Something that isn’t typically talked about is how breastfeeding hurts. Some women only experience this at the beginning and some throughout their entire breastfeeding journey. Just remember this is normal! Your nipples are not used to this continuous stimulation. What you can prepare for however, is what you will do when it is enough to throw the towel in.

A proper latch is the best way to prevent soreness. Again, making sure you check in with a lactation consultant before you leave the hospital will help ensure that your baby is latching properly. Additionally, nipple cream, gel pads, and even just putting some milk on your nipples before and after breastfeeding can help prevent dryness.

Another tip is to avoid washing your nipples with soap! A warm rinse with water will be sufficient in order to allow the Areolar Glands to function properly. These glands are most important for releasing a natural, oily substance that contains antibacterial properties, which will help from getting infected (mastitis).²

Lastly, follow up with your support system! Anybody you know who has already breastfed or any support groups you are in can help answer any questions or give you tips.


7. Don’t expect to be on a schedule right away

Your baby will dictate their feeding schedule! This is tough at first, but remember that babies have the innate instinct of hunger and they can let you know when it is time to eat. Also keep in mind that your baby may not only want to eat when they’re hungry, but also maybe when they are sick, scared, have trouble sleeping, or when they just need some comfort. And this is okay too! Since they are feeding on cue, this could also help with your milk supply as your milk increases with demand. 


Some signs your baby may be hungry include their fists moving toward their mouth, “rooting” or their head moving toward your breast, sucking on hands or lip smacking, becoming more alert or active, and opening or closing their mouths.³ These are signs that you may catch before they start crying, which will help mom’s sanity and baby’s stress!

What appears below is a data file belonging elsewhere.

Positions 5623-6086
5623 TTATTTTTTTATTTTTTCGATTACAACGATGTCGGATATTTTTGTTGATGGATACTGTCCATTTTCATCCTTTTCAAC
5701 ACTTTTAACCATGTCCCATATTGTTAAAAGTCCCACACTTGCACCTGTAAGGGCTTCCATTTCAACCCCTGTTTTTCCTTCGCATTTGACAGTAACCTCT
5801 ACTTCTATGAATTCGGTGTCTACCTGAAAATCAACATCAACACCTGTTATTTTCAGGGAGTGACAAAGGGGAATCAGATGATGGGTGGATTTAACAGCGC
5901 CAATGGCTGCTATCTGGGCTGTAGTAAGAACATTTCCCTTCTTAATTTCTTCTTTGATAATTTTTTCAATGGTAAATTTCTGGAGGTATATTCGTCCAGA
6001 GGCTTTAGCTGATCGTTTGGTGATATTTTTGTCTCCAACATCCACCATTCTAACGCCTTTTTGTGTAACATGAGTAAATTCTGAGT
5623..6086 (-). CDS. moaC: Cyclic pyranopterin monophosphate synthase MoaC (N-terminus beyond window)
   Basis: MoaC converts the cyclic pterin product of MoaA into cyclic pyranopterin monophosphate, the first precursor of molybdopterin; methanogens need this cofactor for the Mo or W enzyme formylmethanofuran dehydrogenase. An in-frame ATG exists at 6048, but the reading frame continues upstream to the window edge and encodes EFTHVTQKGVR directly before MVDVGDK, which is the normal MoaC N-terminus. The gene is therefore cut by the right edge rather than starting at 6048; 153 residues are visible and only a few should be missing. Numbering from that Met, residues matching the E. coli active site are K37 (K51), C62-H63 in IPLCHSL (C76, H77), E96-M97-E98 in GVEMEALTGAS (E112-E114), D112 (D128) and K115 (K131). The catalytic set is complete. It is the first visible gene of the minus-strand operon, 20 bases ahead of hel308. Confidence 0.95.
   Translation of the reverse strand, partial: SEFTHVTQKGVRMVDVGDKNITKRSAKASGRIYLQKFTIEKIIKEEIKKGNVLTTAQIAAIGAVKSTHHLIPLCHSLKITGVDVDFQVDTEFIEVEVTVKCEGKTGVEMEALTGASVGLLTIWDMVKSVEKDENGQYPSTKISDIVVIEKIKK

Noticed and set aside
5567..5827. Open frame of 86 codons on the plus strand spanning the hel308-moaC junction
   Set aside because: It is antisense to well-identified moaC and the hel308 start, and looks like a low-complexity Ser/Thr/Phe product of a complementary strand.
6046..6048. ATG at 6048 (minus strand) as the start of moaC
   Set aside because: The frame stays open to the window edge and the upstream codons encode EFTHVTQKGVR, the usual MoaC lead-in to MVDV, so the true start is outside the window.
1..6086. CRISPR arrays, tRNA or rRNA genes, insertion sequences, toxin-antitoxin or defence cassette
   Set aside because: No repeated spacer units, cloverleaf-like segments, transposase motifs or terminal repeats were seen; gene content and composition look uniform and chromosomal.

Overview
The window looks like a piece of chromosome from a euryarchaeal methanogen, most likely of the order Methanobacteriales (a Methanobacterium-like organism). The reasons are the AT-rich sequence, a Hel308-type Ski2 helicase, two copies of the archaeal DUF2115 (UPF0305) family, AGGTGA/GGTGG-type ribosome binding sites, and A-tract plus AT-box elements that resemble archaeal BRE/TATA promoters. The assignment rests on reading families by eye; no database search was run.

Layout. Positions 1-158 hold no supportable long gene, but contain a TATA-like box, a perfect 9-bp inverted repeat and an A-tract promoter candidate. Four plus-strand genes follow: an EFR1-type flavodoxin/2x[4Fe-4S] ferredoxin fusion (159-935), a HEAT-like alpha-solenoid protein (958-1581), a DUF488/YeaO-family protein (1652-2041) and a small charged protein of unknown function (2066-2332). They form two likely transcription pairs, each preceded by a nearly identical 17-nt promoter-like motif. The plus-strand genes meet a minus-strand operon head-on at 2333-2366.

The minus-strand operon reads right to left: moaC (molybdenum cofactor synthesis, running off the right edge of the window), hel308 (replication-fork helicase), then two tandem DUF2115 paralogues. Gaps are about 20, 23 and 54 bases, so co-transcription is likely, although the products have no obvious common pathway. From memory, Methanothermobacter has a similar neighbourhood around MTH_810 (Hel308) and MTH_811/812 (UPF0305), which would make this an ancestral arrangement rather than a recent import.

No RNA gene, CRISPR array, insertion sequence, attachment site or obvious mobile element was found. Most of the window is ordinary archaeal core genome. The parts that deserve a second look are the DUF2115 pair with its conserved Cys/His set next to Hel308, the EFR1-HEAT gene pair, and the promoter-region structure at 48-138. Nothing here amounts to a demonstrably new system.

8. Know which nutrients are not passed through breastmilk, what to eat etc.

Two micronutrients to keep in mind for breastfed infants are vitamin D and iron. 

Unfortunately, even if mom is taking vitamin D, it isn’t sufficient for the baby. An infant supplement is an easy fix since most infants will need this right after birth to avoid becoming deficient. The American Academy of Pediatrics recommends that breastfed or partially breastfed infants have about 400IU of vitamin D each day starting within the first few days of life.⁴

Most newborns have sufficient iron stored from birth. However, this is typically depleted at 4 months of age. At 4 months, you can start supplementing 1 milligram of iron for each kilogram of body weight.⁴ Once your baby starts solids, you can start feeding foods that are high in iron, such as fortified baby cereal or infant meats!

Check out my *Amazon Store for my top supplement recommendations.


9. Learn how not to cry over spilt milk.

Let’s be real, moms have the right to cry over spilt milk. Breastfeeding is hard and you don’t want to see any of that hard work go down the drain – literally.

Here are some tips for storing breastmilk and how to decrease waste. The CDC has provided this straightforward table.

Image Reference: https://www.cdc.gov/breastfeeding/recommendations/handling_breastmilk.htm


If a feeding is technically expired, DON’T throw it out! You can use expired milk in a milk bath. Just remember to label it, so you don’t get it mixed up.


  1. CDC. “Frequently Asked Questions (FAQs).” Centers for Disease Control and Prevention, Centers for Disease Control and Prevention, 28 May 2020, www.cdc.gov/breastfeeding/faq/index.htm#howlong. 
  2. Doucet S, Soussignan R, Sagot P, Schaal B. The secretion of areolar (Montgomery’s) glands from lactating women elicits selective, unconditional responses in neonates. PLoS ONE. 2009;4(10):e7579. doi:10.1371/journal.pone.0007579
  3. WIC. “Baby’s Hunger Cues.” Baby’s Hunger Cues | WIC Breastfeeding, wicbreastfeeding.fns.usda.gov/babys-hunger-cues.
  4. CDC. “Iron.” Centers for Disease Control and Prevention, Centers for Disease Control and Prevention, 21 Sept. 2020, www.cdc.gov/breastfeeding/breastfeeding-special-circumstances/diet-and-micronutrients/iron.html.